POLITICS

Rick Hillier Says The Military Can Help Bring In 50,000 Refugees By Christmas

09/13/2015 11:40 EDT | Updated 09/13/2016 05:12 EDT
The Canadian Forces could play a key role in helping to bring at least 50,000 Syrian refugees to Canada by Christmas, said retired general Rick Hillier.

"We've got these incredible leaders in the Canadian Forces, across the RCMP and many other places in our nation who are ready to step up," he said in an interview with Rosemary Barton on CBC News Network's Power & Politics.

Hillier, the former chief of the defence staff and one of Canada's top soldiers, called for the government to bring in at least 50,000 Syrian refugees over the next three months, a figure he said he believes is realistic.

"We're used to, as a nation, running big operations around the world — whether that's the Canadian Forces putting 3,000 soldiers on the ground in a war zone 12,000 kilometres from home in a very short period of time or bringing 50,000 war brides back from England in 1955. We can do this kind of thing."

But, he said, the country has to move fast.

"I've had the unfortunate experience of being in the middle of some of those crises where I served as a soldier," he said. "I know you see the agony and the terror on TV screens, but you really don't appreciate just how tragic an experience it is until you're in the middle of it, until you witness it personally.

"For those kids and those families and older people who are living in terror and fleeing for their lives, waiting [a few months] is far too long for them."

Hillier calls for immediate action on crisis

Hillier laid out a plan that includes a national meeting of the municipal, provincial and federal leaders, as well as faith groups and social organizations.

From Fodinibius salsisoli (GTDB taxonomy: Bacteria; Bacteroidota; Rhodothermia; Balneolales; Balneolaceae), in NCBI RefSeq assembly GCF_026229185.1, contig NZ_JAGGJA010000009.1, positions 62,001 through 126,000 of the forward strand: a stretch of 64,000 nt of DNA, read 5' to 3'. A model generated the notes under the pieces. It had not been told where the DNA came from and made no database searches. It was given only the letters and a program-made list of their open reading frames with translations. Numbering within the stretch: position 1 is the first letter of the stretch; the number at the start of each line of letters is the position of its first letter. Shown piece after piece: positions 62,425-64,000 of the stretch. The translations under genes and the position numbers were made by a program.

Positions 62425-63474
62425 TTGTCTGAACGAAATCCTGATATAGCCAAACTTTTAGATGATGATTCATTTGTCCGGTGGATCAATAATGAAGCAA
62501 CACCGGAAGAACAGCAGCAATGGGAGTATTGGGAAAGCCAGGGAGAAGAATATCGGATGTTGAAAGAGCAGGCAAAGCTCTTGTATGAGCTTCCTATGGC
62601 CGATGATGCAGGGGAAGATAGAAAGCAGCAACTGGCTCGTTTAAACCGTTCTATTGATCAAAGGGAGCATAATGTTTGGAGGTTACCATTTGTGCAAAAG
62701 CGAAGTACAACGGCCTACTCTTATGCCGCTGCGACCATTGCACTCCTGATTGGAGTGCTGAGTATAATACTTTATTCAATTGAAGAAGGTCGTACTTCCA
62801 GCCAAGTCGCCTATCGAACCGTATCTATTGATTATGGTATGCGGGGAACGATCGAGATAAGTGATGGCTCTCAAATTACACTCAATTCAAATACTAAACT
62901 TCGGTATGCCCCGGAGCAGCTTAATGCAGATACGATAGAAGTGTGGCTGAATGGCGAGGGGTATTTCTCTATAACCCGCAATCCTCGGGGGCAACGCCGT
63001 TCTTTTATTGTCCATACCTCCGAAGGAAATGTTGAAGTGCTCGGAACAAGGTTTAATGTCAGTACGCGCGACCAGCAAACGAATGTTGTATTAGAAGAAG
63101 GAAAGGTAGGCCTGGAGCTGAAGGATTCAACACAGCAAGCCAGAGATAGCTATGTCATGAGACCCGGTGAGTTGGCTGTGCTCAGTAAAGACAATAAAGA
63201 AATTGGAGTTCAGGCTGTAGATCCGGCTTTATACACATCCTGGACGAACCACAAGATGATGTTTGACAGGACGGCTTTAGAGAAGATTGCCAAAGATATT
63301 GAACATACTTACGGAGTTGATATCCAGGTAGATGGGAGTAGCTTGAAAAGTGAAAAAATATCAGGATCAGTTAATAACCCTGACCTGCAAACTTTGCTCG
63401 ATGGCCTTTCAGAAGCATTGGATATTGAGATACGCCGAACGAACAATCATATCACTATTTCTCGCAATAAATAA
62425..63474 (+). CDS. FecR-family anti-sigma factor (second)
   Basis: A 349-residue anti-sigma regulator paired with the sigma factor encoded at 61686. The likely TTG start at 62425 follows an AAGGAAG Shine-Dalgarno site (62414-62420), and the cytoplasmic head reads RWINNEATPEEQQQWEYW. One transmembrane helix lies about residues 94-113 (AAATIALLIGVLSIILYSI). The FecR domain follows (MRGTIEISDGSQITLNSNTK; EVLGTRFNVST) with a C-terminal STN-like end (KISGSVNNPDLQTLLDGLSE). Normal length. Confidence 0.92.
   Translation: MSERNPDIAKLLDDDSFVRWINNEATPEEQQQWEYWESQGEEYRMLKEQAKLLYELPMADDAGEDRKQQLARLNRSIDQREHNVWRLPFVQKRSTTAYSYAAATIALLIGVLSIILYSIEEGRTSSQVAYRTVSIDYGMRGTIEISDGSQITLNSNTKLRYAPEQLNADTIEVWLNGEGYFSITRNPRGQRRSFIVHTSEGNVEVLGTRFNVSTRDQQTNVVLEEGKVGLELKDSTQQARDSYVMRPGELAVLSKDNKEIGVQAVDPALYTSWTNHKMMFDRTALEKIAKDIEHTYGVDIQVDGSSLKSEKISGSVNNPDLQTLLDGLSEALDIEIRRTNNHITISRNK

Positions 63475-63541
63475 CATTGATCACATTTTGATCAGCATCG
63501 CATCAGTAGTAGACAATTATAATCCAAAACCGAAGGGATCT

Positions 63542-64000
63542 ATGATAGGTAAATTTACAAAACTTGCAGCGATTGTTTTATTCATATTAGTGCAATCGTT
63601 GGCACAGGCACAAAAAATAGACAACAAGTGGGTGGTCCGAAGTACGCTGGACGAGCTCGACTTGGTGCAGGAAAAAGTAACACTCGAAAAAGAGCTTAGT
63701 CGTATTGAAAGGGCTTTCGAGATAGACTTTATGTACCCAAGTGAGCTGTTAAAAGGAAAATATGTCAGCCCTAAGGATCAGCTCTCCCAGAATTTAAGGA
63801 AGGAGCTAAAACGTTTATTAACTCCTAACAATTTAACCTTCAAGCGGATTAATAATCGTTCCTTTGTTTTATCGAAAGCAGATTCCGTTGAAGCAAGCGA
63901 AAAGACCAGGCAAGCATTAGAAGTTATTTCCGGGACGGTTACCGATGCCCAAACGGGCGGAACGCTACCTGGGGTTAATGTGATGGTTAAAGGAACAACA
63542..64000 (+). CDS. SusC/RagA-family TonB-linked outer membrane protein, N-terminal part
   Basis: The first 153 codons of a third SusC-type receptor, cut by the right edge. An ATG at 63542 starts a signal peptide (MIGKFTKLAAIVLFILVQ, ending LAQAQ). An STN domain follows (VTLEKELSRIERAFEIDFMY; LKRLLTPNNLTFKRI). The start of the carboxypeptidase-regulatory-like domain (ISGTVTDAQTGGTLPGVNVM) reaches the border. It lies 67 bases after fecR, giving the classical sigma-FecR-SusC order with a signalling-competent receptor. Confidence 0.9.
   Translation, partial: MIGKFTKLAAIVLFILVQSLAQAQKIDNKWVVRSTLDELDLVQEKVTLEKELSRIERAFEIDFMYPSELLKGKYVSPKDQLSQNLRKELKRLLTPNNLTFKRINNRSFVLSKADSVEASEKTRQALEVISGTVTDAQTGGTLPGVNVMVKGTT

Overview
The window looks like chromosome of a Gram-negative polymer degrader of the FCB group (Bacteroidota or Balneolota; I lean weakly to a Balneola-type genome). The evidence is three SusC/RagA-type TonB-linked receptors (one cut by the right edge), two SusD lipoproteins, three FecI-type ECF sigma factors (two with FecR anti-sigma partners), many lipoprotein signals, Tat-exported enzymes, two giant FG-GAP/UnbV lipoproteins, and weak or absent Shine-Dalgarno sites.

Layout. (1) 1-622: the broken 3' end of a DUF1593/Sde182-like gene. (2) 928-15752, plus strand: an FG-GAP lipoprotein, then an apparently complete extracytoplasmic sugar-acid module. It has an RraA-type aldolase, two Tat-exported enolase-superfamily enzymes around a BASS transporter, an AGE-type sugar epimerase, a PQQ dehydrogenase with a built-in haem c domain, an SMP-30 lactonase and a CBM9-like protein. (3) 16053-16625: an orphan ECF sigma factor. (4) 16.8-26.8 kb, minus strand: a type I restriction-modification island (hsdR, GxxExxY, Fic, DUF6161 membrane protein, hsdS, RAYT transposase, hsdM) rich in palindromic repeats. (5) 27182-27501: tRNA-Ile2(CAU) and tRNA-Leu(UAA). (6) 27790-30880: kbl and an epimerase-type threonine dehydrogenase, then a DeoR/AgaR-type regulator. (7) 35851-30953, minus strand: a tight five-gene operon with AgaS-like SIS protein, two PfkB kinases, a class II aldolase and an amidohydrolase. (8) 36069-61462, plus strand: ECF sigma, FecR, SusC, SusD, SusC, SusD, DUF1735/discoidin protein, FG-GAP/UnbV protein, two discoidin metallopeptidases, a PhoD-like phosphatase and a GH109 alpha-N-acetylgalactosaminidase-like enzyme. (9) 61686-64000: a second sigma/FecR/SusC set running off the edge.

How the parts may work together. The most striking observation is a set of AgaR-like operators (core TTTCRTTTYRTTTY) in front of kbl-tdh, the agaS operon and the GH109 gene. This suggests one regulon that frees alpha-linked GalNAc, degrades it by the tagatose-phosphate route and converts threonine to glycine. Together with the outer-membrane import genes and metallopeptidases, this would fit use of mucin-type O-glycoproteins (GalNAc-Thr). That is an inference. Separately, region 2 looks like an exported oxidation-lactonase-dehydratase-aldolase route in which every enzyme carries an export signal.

"Bring them together, make our decision quickly of where people could go ... and then at the same time, get the Canadian Forces, the RCMP, Foreign Affairs and Immigration Canada working on what kind of clearance process we want," he said. 

"Let's put a logistics operation in place, get all these cruise ships in Europe that come back to North America for the winter season and let's go and lease a couple of those, bring three or four or five thousand people at a time," Hillier added. 

"You don't have to fly people here on military airplanes. Take seven or eight or nine or 10 days to bring them across the Atlantic and you got more time to figure out assessments. This kind of operation is doable. This is what our nation has done for 147 years. Let's do it again."

'We've got to stop being frightened of our own shadow'

Hillier admitted there are security risks involved, but said those risks can be contained.

"We can do this, and doing it quickly doesn't mean you have to take short cuts," he said.

Hillier outlined a proposal where workers on the ground would profile and screen refugee applicants as part of the selection process.

"If we select the refugees, particularly those who need our help most, first, we can go with children who are orphaned, who've lost their moms and dads, who are all alone," he said.

"Go with young women, older women who are perhaps on their own. Go with single-parent families or go with comprehensive families, and you're going to have 50,000 refugees in a heartbeat.  And almost none of those is going to be any kind of security threat whatsoever."

Hillier also suggested talking to the refugees in the camps to help assess the security situation.